?I married you ?for better or for worse,?? says the traditional housewife to her newly retired husband, ?but not for lunch!? The old joke just may have a basis in reality.
According to Duane W. Crawford, PhD, of Texas Tech University in Lubbock, the notion that spouses who spend leisure time together are ultimately happier in their marriage makes the broad assumption that the couple ?invariably pursue activities that they both like.? Dr. Crawford was the lead author of a study, the results of which were published in the May 2002 issue of the Journal of Marriage and Family.
The 13-year study revealed, however, that a husband?s?but not a wife?s?marital satisfaction was related to whether the couple engaged in activities together that they both enjoyed. Women, in contrast, were less satisfied in their marriages when they participated in activities that their husbands liked but that they did not enjoy. The researchers also found that, even when couples enjoyed similar activities, they were not necessarily more likely to spend time doing them together. The bottom line is: all spouse, all the time, regardless of the activity, may not be the key to a blissful marriage.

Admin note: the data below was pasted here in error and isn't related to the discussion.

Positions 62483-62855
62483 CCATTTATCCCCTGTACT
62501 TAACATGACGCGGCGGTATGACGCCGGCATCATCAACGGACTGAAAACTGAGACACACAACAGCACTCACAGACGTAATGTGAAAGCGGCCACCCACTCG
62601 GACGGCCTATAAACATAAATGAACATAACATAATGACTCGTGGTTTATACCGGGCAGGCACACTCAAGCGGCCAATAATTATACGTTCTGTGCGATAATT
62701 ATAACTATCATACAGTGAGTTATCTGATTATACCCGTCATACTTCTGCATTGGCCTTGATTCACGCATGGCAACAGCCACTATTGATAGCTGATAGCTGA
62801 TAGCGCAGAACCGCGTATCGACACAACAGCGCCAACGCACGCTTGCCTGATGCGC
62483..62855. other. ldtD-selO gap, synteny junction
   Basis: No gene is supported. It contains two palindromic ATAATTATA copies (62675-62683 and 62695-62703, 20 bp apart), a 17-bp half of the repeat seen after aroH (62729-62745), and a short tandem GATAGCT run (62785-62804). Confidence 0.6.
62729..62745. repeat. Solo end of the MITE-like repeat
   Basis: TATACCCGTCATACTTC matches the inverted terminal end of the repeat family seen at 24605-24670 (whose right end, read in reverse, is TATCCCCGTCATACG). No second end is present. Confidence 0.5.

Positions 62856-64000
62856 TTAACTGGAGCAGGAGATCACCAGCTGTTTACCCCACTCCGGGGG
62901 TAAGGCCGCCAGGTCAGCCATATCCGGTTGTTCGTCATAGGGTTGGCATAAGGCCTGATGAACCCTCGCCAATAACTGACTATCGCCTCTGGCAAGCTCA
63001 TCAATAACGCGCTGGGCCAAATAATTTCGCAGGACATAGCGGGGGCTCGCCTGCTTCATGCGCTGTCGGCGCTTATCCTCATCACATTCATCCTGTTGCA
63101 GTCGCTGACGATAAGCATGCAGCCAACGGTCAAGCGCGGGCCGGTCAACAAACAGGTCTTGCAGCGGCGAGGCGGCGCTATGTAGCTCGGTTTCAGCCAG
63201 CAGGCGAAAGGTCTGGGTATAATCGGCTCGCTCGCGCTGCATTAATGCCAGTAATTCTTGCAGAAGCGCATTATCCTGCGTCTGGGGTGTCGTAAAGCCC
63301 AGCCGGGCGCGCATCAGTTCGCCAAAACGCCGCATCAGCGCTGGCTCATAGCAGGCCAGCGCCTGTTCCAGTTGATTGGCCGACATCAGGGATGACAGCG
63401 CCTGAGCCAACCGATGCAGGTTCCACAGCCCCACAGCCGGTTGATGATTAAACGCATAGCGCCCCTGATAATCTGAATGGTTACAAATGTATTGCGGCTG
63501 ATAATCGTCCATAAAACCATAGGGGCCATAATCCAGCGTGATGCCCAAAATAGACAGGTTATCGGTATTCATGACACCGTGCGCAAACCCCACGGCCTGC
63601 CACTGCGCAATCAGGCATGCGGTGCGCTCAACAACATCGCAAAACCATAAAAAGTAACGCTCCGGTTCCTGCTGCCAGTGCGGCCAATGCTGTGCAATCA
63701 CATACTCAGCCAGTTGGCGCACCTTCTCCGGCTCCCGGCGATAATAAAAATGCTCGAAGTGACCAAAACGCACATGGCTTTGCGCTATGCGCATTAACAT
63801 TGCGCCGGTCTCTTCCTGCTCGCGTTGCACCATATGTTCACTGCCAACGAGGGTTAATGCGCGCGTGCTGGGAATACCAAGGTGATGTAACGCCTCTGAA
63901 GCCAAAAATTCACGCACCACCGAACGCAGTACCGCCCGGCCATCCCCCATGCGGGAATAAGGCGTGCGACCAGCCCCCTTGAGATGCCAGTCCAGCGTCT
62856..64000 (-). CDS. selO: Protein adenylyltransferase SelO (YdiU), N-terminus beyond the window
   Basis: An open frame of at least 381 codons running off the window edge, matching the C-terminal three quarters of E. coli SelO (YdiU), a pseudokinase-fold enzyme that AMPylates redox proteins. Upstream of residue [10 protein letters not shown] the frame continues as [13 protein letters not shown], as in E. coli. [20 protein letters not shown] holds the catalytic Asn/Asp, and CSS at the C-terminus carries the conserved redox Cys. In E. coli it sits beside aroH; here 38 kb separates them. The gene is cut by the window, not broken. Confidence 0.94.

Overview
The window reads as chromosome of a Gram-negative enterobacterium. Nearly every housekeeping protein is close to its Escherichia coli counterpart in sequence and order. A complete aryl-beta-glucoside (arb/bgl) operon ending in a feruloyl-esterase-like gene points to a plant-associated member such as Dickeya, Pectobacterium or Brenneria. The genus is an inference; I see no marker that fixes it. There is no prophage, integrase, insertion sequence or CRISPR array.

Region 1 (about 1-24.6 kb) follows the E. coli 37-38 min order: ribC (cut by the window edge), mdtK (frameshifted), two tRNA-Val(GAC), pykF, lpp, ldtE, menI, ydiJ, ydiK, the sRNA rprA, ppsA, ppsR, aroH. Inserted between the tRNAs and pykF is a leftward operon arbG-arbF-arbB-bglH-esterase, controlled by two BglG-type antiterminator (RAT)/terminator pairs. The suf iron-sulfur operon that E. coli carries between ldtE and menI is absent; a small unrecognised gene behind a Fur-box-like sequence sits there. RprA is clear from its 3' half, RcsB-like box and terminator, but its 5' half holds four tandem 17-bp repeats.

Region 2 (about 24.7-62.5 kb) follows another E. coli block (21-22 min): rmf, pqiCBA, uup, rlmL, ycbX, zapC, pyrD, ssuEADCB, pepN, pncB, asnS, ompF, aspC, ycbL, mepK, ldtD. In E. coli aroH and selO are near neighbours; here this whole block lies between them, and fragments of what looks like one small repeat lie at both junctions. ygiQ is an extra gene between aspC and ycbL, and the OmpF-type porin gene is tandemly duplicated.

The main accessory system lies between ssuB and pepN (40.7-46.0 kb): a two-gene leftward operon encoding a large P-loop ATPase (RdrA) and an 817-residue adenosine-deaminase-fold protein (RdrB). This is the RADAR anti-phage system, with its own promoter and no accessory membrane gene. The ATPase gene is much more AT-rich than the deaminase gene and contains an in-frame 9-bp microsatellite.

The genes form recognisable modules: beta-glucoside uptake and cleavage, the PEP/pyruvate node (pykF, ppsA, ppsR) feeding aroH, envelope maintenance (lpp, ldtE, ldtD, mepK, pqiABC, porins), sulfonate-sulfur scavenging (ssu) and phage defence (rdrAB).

Although the annual HIV diagnosis rate between 2010 and 2014 decreased for black individuals by 16.2%, blacks remain disproportionately affected by HIV/AIDS.
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